As children, we learn our culture from our parents and elders. We learn what we observe more than what we’re told. If your mother tells you to clean your teeth every day, but you don’t see her doing it, you learn to do it only as long as you’re being watched. If your father tells you not to lie, and then you hear him talking about cheating on his income tax, you learn that it’s circumstantial, or that adults can lie, but children can’t, or you learn that your father‘s a hypocrite, and you lose respect for him and quit listening.
Then when we go to school, we learn that culture. I moved every couple of years growing up. I transferred in the middle of 6th grade. In the new school, as soon as the teacher left the room, everyone cheated. I couldn’t believe my eyes. I transferred again for 9th grade. In the new high school, there was “the honor code,“ and I watched to see what happened. No one cheated! Not on tests, not on homework. The difference? Social pressure, expectations, ingrained habit … whatever it is, it works. In situation A, everyone cheated. In situation B, no one did.
AN EQ CULTURE
How would you instill a culture of emotional intelligence? A culture where creativity, flexibility, intentionality, interpersonal skills, empathy, intuition and respect are valued as well as cognitive intelligence, expertise, and special skills?
It starts with information and education. Courses such as The EQ Foundation Course©, available on the Internet, offer every employee a background in emotional intelligence and a common working vocabulary. Assessments, such as the EQ-Map™ can assess the competencies of individuals, and individual coaching can address deficits. A weekly ezine, such as “EQ in the Workplace©” can reinforce learning and immersion. Modeling by key leaders is vital. EQ for Professionals©, on the Internet, helps managers, coaches, trainers and other supervising personnel understand concepts and how to foster them in others.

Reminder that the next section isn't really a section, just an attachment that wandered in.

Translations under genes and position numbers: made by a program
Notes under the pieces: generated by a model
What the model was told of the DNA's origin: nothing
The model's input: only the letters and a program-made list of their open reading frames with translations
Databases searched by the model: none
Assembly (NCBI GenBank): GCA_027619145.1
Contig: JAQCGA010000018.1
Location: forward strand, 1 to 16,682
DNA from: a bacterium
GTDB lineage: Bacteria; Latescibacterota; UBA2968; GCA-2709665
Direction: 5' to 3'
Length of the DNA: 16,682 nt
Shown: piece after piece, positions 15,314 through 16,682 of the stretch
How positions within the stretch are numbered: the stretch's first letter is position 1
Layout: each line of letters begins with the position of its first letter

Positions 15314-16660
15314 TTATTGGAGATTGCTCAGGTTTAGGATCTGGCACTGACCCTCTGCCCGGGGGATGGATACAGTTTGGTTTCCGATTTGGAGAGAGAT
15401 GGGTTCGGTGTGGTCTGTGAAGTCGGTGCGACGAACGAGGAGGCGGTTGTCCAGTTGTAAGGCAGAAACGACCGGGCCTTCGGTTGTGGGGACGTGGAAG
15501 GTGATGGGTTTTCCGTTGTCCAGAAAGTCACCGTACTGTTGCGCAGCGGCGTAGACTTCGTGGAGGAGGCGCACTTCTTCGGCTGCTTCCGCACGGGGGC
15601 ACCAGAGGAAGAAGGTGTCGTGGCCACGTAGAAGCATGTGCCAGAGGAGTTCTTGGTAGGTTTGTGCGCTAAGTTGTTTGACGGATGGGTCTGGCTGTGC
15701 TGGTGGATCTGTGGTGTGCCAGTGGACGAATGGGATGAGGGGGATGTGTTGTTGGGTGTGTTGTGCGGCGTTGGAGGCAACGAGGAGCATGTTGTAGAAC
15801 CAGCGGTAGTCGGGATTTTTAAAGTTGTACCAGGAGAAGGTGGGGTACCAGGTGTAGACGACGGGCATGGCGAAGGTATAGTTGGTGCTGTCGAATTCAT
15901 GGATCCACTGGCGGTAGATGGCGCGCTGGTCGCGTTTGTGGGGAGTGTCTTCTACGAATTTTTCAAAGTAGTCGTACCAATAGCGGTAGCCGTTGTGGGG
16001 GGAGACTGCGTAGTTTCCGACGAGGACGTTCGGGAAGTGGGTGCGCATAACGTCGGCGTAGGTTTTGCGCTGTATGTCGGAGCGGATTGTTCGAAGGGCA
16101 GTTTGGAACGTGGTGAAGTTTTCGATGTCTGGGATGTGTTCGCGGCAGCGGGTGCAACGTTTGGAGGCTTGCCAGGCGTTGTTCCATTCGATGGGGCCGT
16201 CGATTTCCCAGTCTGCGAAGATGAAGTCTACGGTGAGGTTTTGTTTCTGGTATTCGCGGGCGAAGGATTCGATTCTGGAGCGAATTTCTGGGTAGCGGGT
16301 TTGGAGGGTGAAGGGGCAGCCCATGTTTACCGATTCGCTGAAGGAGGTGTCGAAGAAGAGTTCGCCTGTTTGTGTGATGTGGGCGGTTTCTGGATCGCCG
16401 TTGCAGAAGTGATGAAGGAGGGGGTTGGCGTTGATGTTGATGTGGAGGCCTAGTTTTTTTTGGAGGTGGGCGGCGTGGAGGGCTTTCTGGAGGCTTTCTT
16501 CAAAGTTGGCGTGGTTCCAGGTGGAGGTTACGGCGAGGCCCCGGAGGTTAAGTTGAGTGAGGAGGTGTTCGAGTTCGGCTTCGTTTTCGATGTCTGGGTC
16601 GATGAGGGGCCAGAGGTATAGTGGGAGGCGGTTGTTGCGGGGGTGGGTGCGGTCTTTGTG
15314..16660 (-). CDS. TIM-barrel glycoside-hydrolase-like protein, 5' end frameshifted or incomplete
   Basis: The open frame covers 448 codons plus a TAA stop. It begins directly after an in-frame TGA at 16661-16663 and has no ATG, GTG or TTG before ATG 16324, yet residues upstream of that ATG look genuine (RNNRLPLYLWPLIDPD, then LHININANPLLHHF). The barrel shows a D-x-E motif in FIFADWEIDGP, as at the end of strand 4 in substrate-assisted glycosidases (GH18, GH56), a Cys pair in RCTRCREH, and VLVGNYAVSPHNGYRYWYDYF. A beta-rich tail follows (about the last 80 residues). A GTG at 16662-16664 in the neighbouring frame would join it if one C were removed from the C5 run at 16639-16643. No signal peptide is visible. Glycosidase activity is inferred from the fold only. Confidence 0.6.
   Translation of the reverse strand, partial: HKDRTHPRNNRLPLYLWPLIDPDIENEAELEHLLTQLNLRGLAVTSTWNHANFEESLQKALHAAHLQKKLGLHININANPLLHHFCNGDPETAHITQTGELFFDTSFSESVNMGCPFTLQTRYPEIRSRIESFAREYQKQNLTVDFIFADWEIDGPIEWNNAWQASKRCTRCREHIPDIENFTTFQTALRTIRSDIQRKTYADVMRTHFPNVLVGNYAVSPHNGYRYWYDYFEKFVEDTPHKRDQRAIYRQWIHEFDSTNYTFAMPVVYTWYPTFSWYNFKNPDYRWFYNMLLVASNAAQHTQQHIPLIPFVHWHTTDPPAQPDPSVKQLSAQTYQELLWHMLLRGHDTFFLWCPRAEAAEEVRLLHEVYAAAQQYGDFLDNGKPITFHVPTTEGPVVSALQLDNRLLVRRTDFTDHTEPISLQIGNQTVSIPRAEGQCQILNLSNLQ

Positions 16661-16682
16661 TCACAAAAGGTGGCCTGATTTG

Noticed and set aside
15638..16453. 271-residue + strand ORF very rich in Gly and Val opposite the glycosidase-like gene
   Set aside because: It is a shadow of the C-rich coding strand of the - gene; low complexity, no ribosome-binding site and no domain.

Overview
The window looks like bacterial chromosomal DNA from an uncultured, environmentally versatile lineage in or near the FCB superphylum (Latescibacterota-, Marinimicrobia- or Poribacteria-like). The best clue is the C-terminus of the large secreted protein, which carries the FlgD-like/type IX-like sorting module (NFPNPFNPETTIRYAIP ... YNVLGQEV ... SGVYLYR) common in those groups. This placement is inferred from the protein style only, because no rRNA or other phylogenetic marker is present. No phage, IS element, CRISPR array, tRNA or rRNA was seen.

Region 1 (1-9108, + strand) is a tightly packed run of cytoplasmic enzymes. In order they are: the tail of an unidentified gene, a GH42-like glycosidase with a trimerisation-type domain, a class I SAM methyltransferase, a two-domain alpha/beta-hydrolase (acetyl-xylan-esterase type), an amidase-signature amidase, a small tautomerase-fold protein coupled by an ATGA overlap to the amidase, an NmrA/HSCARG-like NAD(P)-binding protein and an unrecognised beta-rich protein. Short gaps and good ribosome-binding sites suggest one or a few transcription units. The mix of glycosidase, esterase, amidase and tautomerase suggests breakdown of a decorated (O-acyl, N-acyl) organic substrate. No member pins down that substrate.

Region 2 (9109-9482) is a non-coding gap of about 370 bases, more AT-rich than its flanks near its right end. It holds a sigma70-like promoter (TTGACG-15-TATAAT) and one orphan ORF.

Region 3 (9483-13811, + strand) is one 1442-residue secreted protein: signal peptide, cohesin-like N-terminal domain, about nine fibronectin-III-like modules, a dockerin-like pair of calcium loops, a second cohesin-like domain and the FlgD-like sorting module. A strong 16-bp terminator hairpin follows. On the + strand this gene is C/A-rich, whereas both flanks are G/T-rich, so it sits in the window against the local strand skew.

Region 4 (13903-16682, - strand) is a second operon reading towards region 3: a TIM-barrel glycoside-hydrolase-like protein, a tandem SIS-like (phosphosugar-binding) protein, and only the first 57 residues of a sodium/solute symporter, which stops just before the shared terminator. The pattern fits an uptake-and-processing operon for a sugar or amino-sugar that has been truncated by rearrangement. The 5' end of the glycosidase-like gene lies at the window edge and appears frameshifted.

In addition, individuals learning new EQ skills need a chance to practice these competencies in real-life situations. The EQ Foundation Course© is interactive and is well combined with personal EQ coaching which allows ongoing supportive feedback. Weekly teleconferences or meetings can also allow process learning.
Intentionality takes maturity and effort. Changing a culture isn’t easy. It takes dedication, information, practice, and consistency. Actions speak louder and last longer than words. As someone said, re: managers, “you’re being watched.” The company culture is reflected in:
Who’s hired, retained and promoted, What behaviors are rewarded and condoned, How meetings are conducted, Whether one standard of behavior applies to management and another to support staff, Whether the CEO manages himself well, with emotional intelligence, or rules by arbitrary executive fiat, If ’best practices’ articles are highlighted and circulated but never practiced, Whether people are shown to be as valued as production schedules, deadlines, competition and financing.
And all of these things must be shown to be consistent over time.
Take an inward look at your organization. What values and beliefs are reflected? What’s your style? What types of people work there? What kinds of behavior are rewarded?
If you like what you see, great. If not, there’s a way to change it, and changing it can definitely affect your bottom line. If you look at what companies succeed and what don’t, you might agree with Gallagher that the company culture is “the most important factor in the growth and survival of any business.”
About the Author
Susan Dunn, The EQ Coach, GLOBAL EQ. Emotional intelligence coaching to enhance all areas of your life - career, relationships, midlife transition, resilience, self-esteem, parenting. EQ Alive! - excellent, accelerated, affordable EQ coach certification. Susan is the author of numerous ebooks, is widely published on the Internet, and a regular speaker for cruise lines. For marketing services go here.